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Te Oranga Pūkahukahu – Lung Health Check

Nau mai, haere mai, welcome to Te Oranga Pūkahukahu, the Lung Cancer Screening study being done by Waitematā DHB, Auckland DHB, Otago University and some local primary care practices.


The study is about lung cancer screening. Early detection can increase the number of treatment options for lung cancer and increases the chances of survival.


Overseas, screening has decreased the number of deaths from lung cancer. We want to design a lung cancer screening programme that works for Māori in Aotearoa. To do this, we are doing a study to help inform this design.


We will be conducting a study of around 500 participants, funded by the Health Research Council. Read media release here.

At the moment, most lung cancers are found quite late. Screening can help find lung cancer when it is small,  has not spread anywhere else and is not causing any symptoms. Screening for lung cancer has been shown to decrease deaths from lung cancer among people who are at high-risk of developing it.

Lung cancer screening uses a CT scan which can detect lung cancer before symptoms develop. We only need to scan people who are at higher risk for lung cancer, so first we will ask participants some questions about their health to assess their risk.

This video will tell you a bit more about what to expect when considering lung screening. It will talk you through what it is like to get a CT scan, and some of the risks and benefits that are important to know.

Te Oranga Pūkahukahu - Lung Health Check on Vimeo

The people who are invited to join this study will:

  • be Māori
  • be enrolled in a health clinic that is part of the research
  • be smokers, or ex-smokers
  • be aged between 55 and 74
  • live in either the Auckland District Health Board or Waitematā District Health Board catchment areas.


You cannot be in the study if any of these things apply to you:

  • you have never smoked
  • you have had lung cancer before
  • you have had a chest CT scan in the last two years
  • you have some other cancers or conditions that don’t allow you to participate – our study nurse can talk to you about these.


This study is helping to test two different ways of inviting people to take part in screening. The two ways are being invited through your usual health clinic (GP), or through a centralised process. Participants will receive an invitation to participate, either from their own GP, or from a lung cancer screening study nurse.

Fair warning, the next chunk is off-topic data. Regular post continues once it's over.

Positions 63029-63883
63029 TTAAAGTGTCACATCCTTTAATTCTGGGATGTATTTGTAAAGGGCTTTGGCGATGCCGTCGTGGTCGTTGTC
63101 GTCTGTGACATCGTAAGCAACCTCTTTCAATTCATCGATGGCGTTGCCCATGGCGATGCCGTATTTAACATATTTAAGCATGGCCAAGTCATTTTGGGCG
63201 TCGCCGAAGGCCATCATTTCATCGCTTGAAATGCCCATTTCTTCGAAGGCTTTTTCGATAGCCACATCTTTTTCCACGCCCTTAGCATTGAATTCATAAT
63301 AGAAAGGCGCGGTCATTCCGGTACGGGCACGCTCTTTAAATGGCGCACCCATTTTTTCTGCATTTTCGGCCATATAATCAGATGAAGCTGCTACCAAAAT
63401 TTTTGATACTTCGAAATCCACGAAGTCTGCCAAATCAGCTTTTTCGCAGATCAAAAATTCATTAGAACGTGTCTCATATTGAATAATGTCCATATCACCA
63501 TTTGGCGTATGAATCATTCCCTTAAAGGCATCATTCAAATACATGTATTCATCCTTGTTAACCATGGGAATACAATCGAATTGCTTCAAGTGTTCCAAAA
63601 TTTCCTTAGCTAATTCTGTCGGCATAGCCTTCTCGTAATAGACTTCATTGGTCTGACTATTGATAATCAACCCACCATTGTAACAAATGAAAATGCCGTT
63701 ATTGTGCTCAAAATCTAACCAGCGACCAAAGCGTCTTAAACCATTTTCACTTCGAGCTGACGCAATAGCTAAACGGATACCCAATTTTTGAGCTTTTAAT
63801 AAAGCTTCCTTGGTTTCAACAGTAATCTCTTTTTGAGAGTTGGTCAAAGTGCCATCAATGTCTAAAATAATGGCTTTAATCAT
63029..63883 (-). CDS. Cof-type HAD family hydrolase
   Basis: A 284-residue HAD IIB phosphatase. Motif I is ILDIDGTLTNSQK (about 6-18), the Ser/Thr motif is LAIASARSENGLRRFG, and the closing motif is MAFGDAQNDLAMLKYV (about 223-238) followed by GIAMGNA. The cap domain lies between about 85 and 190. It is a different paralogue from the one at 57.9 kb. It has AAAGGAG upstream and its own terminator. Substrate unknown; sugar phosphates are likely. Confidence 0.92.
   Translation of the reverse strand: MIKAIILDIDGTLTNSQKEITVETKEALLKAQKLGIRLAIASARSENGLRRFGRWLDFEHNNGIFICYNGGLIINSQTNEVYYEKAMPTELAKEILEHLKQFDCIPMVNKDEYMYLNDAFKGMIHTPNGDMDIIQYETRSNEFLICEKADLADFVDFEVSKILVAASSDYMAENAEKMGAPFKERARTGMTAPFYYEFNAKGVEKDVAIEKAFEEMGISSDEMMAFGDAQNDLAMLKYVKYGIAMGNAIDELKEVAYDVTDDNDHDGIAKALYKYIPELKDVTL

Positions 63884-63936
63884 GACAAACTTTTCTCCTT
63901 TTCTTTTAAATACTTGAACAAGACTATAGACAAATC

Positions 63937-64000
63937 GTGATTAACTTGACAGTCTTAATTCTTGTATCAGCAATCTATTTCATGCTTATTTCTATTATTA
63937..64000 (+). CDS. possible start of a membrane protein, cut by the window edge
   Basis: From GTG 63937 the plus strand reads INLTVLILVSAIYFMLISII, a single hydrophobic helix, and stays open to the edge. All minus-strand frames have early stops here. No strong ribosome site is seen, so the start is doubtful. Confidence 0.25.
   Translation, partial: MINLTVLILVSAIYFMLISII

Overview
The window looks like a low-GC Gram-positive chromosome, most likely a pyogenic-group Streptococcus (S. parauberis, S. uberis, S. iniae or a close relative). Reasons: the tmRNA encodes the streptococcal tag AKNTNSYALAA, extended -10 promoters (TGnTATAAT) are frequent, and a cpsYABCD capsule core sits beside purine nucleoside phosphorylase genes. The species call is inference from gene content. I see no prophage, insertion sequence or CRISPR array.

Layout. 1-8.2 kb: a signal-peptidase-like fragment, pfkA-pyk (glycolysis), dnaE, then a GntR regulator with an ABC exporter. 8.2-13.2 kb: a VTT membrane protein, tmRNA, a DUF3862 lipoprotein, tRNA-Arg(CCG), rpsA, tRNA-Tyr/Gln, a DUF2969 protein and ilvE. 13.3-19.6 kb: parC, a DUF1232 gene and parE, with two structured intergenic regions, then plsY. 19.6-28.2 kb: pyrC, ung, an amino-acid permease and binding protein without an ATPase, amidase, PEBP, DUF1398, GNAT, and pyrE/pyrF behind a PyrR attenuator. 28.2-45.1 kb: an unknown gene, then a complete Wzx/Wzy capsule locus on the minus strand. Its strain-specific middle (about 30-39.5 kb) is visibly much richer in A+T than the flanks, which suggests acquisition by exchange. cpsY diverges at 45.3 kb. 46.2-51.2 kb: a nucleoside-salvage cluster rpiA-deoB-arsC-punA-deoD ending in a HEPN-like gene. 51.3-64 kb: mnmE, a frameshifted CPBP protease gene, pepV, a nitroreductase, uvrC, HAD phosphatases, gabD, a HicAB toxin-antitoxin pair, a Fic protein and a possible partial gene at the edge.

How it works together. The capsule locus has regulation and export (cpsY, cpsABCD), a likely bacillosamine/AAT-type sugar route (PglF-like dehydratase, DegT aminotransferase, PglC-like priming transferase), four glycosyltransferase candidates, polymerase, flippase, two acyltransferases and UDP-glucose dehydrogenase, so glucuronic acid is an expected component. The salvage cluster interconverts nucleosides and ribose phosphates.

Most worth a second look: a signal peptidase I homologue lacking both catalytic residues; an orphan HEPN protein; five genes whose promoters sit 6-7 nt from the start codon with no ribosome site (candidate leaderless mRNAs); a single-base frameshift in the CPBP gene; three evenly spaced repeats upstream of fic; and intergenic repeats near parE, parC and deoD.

Part 1 – assessment

The first part of the study is an assessment to find out if invited participants are eligible for a lung screening CT scan. The assessment involves answering some questions with a nurse about your personal and family health history and smoking history. This can be done over the phone, by video call or in person.

If your assessment shows you are not at high risk of getting lung cancer, then you will not need a CT scan. Your participation in the study will end here. You might be offered an assessment again in the future, as your risk can change over time.

If your assessment shows you are at higher risk of lung cancer, you will be invited to have a CT scan, which is a type of X-ray. This does not mean you have lung cancer.


Part 2 – CT scan

A nurse or doctor will talk with you about the pros and cons of having a CT scan and what is involved. They will also talk about what happens if the scan finds something. This will help you decide whether or not to have a CT scan.

If you decide to have a CT scan, an appointment will be made for a time that suits you.

Once you have had your CT scan, the pictures are sent to a radiologist who will search for ‘spots’ on your lungs (called nodules). They may also find other health issues. The radiologist will send a report to the doctors in our study.

Your GP or a nurse from your usual clinic will talk about your results either over the phone or in person.

If nodules are found, the doctors will talk through what this means and what should happen next.

Some people with nodules will have another CT scan to see if the nodule has changed. Some people will be offered other tests to see if the nodule is cancer or something else.

If anything else is found on the CT scan, we will talk to you about what this means and whether anything needs to be done.

We welcome whānau or other support people to be involved in your lung cancer screening journey if you choose to take part. Support people are welcome to ask questions and attend any appointments with you.

For any questions, please contact:

Professor Sue Crengle

(Waitaha, Kāti Mamoe, Kāi Tahu)

Principal Investigator for the Lung Screening Research Programme, University of Otago


Dr Karen Bartholomew

DHB Lead for this study


 Dr Kate Parker

Co-investigator & Programme Manager

Ph: 09 486 8920 ext 42062


Research team


Billie Davis

Research Assistant

Waitematā District Health Board

Grace Steel

Study Nurse

Waitematā District Health Board

Anne Fraser

Study Nurse Practitioner

Waitematā District Health Board

Donna Enoka

Engagement Co-ordinator

Waitematā District Health Board

Sarah Colhoun

Assistant Research Fellow

University of Otago